- The third is that the cost of getting that degree has risen tremendously. According to the Delta Project, college tuitions have increased over 300% since 1988, and that’s accounting for inflation. Other costs associated with college, including housing, food, and books, have also jumped. In overly simplistic terms, that means that it will take a social worker twenty years to pay off the cost of that investment in education.
But, my academic friends will howl, that ignores the intrinsic value of education, which is priceless, blah, blah. That’s fair. Tedious, but fair. There is an intrinsic value to knowing stuff. The issue here is truth in advertising. If my hypothetical social worker wants to go into twenty years of hock to take a course in Opera Appreciation, then I am all for it. Just don’t promise him it’s a can’t miss investment opportunity. Because a course in Opera Appreciation probably doesn’t pay in economic terms.
So What’s the Problem?
This over-marketing of education has led to some very bad results. There’s the debt mountain incurred by young graduates who have been gouged by avaricious universities. There’s a glut of advanced degrees, which has led to increased used of cheaper adjuncts to teach courses. There’s an overall devaluation of degrees as they become less exclusive.
And it has turned universities from educational institutions into untaxed profiteers. Indiana University is now the largest employer in the state of Indiana. And like many other universities, it’s had to get creative to find places to stash all that cash. Yes, it’s taken the same route as fat and happy corporations and expanded into adjacent industries, like research-for-hire and healthcare. It’s spent a fortune on its athletics teams—the typical Big Ten team spends $115,000 per athlete on coach’s salaries, etc. That’s seven times what is spent on a non-athlete student. And it’s built every building it can think of, and has still got a mountain of cash left over. IU has an endowment of over a billion dollars, like 28 other universities and colleges in the U.S.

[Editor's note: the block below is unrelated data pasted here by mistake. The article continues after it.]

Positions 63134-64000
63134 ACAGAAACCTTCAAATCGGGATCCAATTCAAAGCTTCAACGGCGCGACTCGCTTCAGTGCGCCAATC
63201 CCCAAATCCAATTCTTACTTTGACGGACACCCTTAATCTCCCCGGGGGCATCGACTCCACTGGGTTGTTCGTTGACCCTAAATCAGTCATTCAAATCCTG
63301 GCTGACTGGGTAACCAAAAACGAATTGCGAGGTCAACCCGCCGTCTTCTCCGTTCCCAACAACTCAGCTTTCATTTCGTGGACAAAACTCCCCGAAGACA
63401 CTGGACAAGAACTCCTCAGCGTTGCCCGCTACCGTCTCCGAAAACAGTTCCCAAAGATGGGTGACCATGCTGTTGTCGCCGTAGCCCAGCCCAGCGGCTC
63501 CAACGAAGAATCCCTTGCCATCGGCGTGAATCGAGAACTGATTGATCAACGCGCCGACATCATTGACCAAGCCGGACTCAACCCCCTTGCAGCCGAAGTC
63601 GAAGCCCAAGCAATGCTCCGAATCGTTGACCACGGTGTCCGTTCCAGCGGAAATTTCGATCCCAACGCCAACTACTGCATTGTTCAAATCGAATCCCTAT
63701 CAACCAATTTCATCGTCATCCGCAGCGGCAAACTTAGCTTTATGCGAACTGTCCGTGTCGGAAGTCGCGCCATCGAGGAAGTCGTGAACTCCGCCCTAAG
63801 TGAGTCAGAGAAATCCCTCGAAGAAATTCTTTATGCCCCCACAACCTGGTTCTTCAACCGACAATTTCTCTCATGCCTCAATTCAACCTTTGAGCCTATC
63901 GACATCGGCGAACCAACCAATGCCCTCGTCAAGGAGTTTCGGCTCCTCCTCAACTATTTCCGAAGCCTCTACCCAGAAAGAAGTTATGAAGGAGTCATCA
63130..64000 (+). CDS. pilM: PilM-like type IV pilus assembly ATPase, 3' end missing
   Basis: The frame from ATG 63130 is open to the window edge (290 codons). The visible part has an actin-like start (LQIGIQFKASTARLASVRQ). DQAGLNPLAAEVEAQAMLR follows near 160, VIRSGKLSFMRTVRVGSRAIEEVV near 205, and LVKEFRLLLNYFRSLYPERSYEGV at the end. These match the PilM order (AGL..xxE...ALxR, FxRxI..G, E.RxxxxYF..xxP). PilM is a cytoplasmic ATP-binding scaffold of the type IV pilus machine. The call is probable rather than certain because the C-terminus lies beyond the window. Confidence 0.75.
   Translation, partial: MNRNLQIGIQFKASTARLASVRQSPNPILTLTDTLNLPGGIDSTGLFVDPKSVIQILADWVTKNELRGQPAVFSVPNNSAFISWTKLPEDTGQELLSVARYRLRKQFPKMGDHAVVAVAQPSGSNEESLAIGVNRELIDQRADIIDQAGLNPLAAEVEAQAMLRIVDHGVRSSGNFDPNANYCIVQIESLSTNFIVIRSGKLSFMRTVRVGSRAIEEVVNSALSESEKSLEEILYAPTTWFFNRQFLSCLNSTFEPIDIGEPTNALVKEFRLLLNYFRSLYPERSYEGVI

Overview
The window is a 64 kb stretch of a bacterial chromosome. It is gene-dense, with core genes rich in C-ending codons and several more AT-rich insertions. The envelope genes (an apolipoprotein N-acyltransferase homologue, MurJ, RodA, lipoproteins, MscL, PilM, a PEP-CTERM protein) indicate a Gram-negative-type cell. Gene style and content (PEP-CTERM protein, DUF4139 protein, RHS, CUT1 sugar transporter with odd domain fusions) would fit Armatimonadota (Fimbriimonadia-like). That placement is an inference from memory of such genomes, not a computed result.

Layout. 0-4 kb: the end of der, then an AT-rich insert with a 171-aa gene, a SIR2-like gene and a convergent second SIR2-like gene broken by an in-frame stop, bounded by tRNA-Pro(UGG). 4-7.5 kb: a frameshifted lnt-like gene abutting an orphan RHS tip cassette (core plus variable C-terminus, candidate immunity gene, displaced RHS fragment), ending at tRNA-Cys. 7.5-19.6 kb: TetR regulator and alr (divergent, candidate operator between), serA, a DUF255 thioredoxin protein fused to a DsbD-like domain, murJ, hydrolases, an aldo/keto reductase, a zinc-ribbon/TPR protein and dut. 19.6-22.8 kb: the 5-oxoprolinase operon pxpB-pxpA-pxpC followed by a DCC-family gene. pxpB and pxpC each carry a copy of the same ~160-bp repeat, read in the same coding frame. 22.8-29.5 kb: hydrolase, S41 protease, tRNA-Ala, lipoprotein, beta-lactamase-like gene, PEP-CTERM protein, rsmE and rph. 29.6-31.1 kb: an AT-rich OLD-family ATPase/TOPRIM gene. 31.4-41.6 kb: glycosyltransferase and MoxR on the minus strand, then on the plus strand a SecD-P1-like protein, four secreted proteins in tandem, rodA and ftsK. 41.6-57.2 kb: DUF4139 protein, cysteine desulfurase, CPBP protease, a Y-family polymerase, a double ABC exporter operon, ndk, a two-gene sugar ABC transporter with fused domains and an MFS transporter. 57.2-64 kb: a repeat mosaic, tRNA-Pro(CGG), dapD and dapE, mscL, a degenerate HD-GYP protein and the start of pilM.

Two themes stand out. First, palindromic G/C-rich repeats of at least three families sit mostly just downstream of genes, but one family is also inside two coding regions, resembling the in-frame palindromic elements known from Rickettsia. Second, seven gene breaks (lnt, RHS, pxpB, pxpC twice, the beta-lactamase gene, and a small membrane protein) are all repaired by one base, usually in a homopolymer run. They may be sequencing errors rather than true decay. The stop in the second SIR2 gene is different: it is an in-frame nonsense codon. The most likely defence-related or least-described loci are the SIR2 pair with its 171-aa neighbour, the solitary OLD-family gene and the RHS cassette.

Even worse, in the heady rush of being head of a major conglomerate and de facto owner of a valuable sports franchise, its leadership has arguably lost focus on what it is supposed to be doing in the first place. In a recent article in the Herald Times, IU president Michael McRobbie boasted that IU was spectacular for the state of Indiana, generating $25 of economic activity for every dollar of state investment, “That’s the kind of return investors could only dream of achieving in the stock market.” Forget for a moment that the comparison is gibberish in financial terms and ask yourself, “Really? That’s the measure of success for a university? Economic return?”
Anyway, of course the returns are great. Just like the bankers who profited from the government underwriting the housing market, so have universities profited from the government underwriting the education market. In fact, over the last twenty years we’ve seen a huge expansion of for-profit education, attracted by the potential for return. Indeed, not-for-profit universities have had it even better, because they face few competitive pressures on pricing (allowing them to gouge) and don’t pay taxes.
What’s the Solution?
It’s time for federal government to step back from the education loan business. Government loan programs have brought millions of lower income people into the middle class. They have primed the pump. Well done. Now it’s time to cut back loan programs–not eliminate them, but focus them on the best and the brightest lower income kids. Just like the government needs to get out of the housing loan market (or at least reduce its role,) it needs to get out of the education loan market.
There will be pain involved. Fewer kids will go to college. The number of colleges and universities will shrink. Heaven forbid, but without subsidies from other areas, football coaches may have to eke by on $2 million salaries and fly commercial. Colleges will be forced to become more efficient rather than just ratcheting up tuition to cover expenses. Employers will be forced to actually interview applicants rather than using bots to sort resumes. Some kids who never should have gone to college in the first place won’t get to go, and a few who should have, sadly will miss out.
But there will be a good result as well. Fewer kids will graduate with unusable sports marketing or fine arts degrees and $150K worth of debt. Colleges will become more focused and efficient. Admissions counselors will be able to show that graphic above to prospective students and know that they are selling truth, not bunkum.